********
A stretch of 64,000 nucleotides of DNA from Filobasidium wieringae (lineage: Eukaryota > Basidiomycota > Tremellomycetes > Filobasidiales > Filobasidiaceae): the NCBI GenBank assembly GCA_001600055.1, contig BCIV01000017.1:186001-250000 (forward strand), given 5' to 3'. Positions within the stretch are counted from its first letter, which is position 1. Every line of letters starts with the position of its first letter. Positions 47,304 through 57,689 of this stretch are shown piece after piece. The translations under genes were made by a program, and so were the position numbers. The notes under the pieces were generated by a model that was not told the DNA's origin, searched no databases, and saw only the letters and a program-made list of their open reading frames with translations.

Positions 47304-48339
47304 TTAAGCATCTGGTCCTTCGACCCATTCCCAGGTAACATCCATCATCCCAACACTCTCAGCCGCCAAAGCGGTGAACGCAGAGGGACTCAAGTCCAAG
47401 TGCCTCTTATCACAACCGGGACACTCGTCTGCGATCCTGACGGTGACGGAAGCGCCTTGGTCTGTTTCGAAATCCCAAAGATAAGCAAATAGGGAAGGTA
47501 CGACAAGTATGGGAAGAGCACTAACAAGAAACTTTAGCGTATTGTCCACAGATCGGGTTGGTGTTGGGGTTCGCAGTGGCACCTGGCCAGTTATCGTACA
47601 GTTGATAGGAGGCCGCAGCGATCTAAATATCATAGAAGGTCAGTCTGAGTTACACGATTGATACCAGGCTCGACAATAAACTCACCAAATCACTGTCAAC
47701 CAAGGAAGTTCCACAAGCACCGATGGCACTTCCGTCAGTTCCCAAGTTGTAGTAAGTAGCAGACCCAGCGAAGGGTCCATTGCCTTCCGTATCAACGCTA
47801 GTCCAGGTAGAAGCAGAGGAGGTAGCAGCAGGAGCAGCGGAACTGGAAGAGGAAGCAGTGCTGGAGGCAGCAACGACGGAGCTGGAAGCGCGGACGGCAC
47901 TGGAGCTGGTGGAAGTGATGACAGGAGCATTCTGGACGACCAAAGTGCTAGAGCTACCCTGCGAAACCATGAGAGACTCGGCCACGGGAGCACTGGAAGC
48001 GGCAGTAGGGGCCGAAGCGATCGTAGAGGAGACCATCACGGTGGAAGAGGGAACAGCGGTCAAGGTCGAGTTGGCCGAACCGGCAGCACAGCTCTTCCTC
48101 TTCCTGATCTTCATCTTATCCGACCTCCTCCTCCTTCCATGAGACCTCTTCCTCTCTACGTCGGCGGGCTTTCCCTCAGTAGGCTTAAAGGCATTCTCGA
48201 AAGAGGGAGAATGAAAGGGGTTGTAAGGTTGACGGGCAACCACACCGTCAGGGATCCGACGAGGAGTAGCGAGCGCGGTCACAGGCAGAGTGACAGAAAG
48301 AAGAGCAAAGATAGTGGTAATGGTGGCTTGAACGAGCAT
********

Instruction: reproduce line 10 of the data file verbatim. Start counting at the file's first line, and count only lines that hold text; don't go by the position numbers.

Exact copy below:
48001 GGCAGTAGGGGCCGAAGCGATCGTAGAGGAGACCATCACGGTGGAAGAGGGAACAGCGGTCAAGGTCGAGTTGGCCGAACCGGCAGCACAGCTCTTCCTC